There's a difference between skepticism and stubbornness.
 
2017-09-30 03:56:09 AM  

LoneWolf343: Kevin72: Khellendros: Kevin72: Stop the insanity. This is the worst idea ever. Who asked for this? No one. It's a rite of passage to get your license and have your freedom. If people go over a cliff following the GPS, what is a SDC going to do?

It also kills 35,000 people a year.  That "rite of passage" is the number one killer of people under age 35.  Accidents cost the economy tens of billions a year.

Drivers are - by far - the most dangerous element of any transportation system.  Automating the process should bring accident rates and deaths down by well over 95%.  Accidents will still happen (most typically from human intervention), but will be far safer than the safest human driver.

Pardon my skepticism. I just can't believe that a SDC could be 20 times (95% decrease) more safe than a human driven car. There are so many unknowns that just can't be programmed or legislated into a SDC. NO ONE intends to get into an accident, but so much unknowns occur. The SDC will be caught in any of the flukes that happens to humans, but it willl NOT have the human intelligence to do something like swerve, honk, slow down, whatever. And God forbid a SDC is ever driven on snow or ice.

The really unbelievable part is how you seem to keep assuming that stupid monkey brains are better than specialized machines at a given task, especially since, you know, the whole computer revolution has been based around this truth. It makes as much sense as saying it is impossible for humans to fly because they don't have wings.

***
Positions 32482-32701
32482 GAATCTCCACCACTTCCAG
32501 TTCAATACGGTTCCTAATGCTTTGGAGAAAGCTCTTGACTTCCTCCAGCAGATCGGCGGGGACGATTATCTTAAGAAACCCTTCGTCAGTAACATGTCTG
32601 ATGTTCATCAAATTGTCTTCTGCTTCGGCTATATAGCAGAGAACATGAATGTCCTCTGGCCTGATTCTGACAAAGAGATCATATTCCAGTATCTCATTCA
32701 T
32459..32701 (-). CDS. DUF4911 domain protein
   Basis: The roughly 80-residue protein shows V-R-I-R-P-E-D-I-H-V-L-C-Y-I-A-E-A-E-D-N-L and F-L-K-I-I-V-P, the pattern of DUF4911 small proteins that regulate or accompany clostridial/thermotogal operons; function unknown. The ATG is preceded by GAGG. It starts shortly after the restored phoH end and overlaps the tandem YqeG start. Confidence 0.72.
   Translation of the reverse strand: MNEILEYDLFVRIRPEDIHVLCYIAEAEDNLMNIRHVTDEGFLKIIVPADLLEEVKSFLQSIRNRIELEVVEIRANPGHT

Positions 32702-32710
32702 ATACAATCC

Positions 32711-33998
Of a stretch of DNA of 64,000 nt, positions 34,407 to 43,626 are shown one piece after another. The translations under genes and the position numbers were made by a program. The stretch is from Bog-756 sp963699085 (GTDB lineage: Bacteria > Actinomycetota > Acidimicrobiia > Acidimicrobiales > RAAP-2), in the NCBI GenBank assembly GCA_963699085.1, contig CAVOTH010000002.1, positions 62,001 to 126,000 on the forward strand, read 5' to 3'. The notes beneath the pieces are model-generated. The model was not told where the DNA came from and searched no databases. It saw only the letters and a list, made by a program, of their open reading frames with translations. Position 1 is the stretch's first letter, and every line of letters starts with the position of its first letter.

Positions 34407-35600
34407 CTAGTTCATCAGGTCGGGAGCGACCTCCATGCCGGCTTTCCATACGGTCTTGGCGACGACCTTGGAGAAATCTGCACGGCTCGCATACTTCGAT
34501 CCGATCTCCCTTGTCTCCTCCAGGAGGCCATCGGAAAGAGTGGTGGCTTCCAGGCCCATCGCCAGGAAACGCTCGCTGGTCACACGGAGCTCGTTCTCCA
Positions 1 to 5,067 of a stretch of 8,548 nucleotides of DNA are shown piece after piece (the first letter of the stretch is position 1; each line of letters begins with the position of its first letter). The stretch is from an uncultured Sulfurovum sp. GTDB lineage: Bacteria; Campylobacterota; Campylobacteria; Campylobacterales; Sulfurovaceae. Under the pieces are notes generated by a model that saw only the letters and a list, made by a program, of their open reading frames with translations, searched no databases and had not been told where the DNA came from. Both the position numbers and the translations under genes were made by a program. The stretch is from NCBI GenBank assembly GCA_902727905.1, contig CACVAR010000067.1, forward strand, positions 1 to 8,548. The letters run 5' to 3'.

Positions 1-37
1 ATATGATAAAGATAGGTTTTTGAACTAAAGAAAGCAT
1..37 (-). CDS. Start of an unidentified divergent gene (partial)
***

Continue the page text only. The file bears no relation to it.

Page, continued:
There's a difference between skepticism and stubbornness.


Driving isn't computing. I can't believe you think humans have stupid monkey brains, or that you think that all the imponderables can just be programmed into a car. Look at Babblefish Google Translate. It's gotten better, but I wouldn't bet my life on its translations, frequently I'll translate it back and edit before sending it out. And that's with constant improvements. So many things from parallel parking to braking on ice to sudden mistakes by others.....

/and you seem to be awfully horny to hear it must be true it must be true ot mudt be true to not accept reasonable skepticism and just label it "stubbornness".
 
2017-09-30 05:56:53 AM  

MythDragon: way south: wax_on: Zero is the correct answer. Perhaps some kind of control that pops out of the dashboard in an emergency but in normal every day driving being in the 'drivers' seat should be no different than being in the 'passenger' seat.

There were twice the number of steering wheels than I expected, but I don't think zero is acceptable at the present time. The auto pilots that exist are more of a driver assisting feature than a driver replacing one.

Eventually I think the best option will be a central mounted joystick. It works for emergencies and takes up very little space at a fraction of the hardware costs of a wheel and pedal system.

[img.fark.net image 850x478]

Seems like that would really interfere with road head.


Yes, but a joystick has many useful functions.

/if you're brave enough...
 
2017-09-30 09:30:49 AM  

wax_on: Zero is the correct answer. Perhaps some kind of control that pops out of the dashboard in an emergency but in normal every day driving being in the 'drivers' seat should be no different than being in the 'passenger' seat.


Even puling into the garage?